Youth water quality tests – Part 2 – Dissolved oxygen
Teach students about science by playing in the river! You can learn about the health of a river by studying the dissolved oxygen of the water and how it changes.
This is the second article in a series by Michigan State University Extension about testing water quality with students. By conducting some simple tests, students can learn about how clean or polluted nearby streams are. Further investigation can lead to students identifying the problem and help improve the river. Global Rivers Environmental Education Network (GREEN) is an international program that began in the spring of 1984 due to a group of concerned students at a high school in Ann Arbor, Michigan located along the polluted Huron River. They were able to develop a comprehensive educational program called GREEN, from help of University of Michigan professor, . This series discusses the water quality tests conducted as part of GREEN.
Dissolved oxygen (DO) is critical for the animals that live in the water. Just as land-based creatures need oxygen to live, so do aquatic animals. The more oxygen dissolved in water is usually better for aquatic life. You typically have the greatest diversity of life in waters with high levels of dissolved oxygen.
Oxygen comes into water in two ways. The first is photosynthesis. Plants and algae in the water produce oxygen during the daytime. Those same plants consume oxygen during the night. If there are many plants in the water, oxygen levels may increase as the day goes on and plants are photosynthesizing more.
Oxygen also enters the water directly from the air. Moving water and wave action mixes and dissolves oxygen into it. Waterfalls and rapids tend to increase the amount of oxygen in water.
As water heats up, gases are driven out of the water. For example, a can of soda pop has carbon dioxide gas dissolved in it, which we call carbonation. As the pop heats up, the carbon dioxide is driven out and the pop goes flat. Warmer water will have less oxygen in it than colder water.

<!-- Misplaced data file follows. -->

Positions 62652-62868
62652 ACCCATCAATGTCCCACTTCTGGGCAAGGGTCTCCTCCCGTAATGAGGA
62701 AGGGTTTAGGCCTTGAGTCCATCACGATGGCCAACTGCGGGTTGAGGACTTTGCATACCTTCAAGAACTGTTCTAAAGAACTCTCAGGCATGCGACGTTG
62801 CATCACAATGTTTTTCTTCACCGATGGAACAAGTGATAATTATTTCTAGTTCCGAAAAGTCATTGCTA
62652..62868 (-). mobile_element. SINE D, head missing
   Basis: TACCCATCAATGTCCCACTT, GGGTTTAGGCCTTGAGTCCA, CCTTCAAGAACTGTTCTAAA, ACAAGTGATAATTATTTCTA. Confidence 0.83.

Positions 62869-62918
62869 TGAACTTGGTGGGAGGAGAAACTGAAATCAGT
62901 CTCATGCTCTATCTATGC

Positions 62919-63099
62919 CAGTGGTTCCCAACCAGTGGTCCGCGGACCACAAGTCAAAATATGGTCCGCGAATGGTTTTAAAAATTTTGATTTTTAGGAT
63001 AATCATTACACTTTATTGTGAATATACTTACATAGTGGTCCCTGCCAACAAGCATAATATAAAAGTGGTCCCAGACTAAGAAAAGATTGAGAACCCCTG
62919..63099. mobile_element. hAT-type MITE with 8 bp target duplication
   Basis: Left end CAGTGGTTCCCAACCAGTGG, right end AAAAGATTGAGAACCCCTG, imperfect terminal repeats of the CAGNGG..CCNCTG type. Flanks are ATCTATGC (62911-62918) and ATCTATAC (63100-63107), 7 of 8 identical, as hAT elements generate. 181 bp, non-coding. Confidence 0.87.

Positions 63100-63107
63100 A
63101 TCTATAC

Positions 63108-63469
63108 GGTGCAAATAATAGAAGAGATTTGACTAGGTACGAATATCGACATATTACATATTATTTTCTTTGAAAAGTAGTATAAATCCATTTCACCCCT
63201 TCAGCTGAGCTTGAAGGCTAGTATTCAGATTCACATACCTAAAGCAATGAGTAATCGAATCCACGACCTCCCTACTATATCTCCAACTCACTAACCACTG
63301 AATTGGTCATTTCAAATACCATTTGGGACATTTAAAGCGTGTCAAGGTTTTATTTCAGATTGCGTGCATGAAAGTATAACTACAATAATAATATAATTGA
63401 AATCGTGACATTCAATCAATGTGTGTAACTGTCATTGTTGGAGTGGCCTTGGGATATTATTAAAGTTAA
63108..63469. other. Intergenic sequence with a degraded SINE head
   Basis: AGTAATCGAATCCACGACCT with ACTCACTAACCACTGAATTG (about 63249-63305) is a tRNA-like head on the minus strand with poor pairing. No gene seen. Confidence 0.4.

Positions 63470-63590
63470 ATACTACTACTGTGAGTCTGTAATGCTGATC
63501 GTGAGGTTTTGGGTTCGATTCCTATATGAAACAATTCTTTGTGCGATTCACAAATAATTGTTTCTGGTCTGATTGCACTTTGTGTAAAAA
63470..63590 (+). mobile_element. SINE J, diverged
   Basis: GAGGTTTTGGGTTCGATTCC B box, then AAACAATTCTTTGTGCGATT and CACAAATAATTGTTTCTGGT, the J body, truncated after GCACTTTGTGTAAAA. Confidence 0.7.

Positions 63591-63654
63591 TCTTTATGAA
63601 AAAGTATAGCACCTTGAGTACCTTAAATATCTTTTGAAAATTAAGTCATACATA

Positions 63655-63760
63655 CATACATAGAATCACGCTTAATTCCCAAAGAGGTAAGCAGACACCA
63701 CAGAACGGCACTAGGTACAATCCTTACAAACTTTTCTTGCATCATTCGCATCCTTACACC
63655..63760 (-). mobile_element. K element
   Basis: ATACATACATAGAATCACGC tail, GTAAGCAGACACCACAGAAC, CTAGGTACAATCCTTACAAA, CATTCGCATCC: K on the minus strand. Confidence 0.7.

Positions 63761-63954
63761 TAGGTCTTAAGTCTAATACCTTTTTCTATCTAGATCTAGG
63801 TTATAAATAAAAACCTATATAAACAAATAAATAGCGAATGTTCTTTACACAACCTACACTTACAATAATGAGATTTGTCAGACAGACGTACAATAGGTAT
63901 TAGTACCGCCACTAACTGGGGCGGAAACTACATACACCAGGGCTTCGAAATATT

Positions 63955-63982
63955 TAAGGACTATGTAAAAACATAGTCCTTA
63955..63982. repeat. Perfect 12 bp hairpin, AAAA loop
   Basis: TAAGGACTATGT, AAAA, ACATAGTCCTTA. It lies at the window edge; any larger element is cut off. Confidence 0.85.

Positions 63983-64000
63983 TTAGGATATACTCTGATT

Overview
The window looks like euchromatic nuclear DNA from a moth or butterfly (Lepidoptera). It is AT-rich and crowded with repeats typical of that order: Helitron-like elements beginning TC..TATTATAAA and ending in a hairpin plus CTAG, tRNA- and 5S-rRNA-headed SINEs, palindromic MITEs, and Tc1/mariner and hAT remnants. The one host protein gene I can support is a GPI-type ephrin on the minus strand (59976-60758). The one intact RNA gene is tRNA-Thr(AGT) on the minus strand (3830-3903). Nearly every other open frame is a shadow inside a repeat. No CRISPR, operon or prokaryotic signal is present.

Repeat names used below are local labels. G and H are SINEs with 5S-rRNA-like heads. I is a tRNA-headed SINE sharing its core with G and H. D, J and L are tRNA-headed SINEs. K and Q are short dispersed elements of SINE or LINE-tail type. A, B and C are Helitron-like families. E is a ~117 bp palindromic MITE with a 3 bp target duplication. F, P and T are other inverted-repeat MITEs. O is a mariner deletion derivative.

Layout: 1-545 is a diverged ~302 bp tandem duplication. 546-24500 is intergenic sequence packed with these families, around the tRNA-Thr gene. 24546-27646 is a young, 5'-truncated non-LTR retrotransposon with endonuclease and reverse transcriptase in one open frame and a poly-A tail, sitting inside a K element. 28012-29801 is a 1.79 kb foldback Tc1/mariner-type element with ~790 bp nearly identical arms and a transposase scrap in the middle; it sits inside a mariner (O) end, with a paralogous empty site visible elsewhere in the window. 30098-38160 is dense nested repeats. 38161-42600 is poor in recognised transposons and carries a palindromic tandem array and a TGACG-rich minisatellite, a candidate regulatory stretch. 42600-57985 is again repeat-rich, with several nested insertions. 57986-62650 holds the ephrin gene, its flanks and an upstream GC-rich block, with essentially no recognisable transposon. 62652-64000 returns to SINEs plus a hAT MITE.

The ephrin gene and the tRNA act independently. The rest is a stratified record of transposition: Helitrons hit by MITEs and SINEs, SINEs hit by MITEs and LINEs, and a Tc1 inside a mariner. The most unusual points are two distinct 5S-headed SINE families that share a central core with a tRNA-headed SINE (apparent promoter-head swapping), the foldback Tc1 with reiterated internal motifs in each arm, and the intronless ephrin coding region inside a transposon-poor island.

This is one of the more difficult tests to conduct, and most people do not already have the equipment and chemicals for it, such as titration burettes, ground glass stoppered bottles or sulfuric acid. If you partner with a local high school chemistry lab and instructor, you can conduct a full-blown Winkler test, but that may be more difficult for individuals without a chemistry background.
Where you get your water and how you collect it for dissolved oxygen is important. Make sure you fill and cap your sample bottle under the water. After it is capped, if there are air bubbles in the sample, you need to collect it again.
Try to collect water in the middle of the stream – not too close to the top, bottom or edges. Try to get the sample in a portion of the stream that “looks” like the rest of the stream, with the same speed and amount of rocks.
After you conduct the chemical testing, you will get a dissolved oxygen reading in ppm or parts per million. Because the amount of oxygen water can hold changes on temperature, you need to use the chart below to determine the percent of saturation of oxygen in the water.
Looking at the data and what kids can do to make it better
If your dissolved oxygen reading is under 90 percent saturation, you might want to figure out why. Here are some common reasons:
- Lack of turbulence in the water – Are the rocks and gravel that are normally at the bottom of the stream covered by sand or silt? If so, erosion control measures might help.
- Temperature change – If the water is very warm, it can drive out dissolved oxygen.
- “Muck” – What does the bottom of the stream look like? If there is a lot of decaying plant and animal matter, which looks like black muck, that can use up much of the oxygen in the water.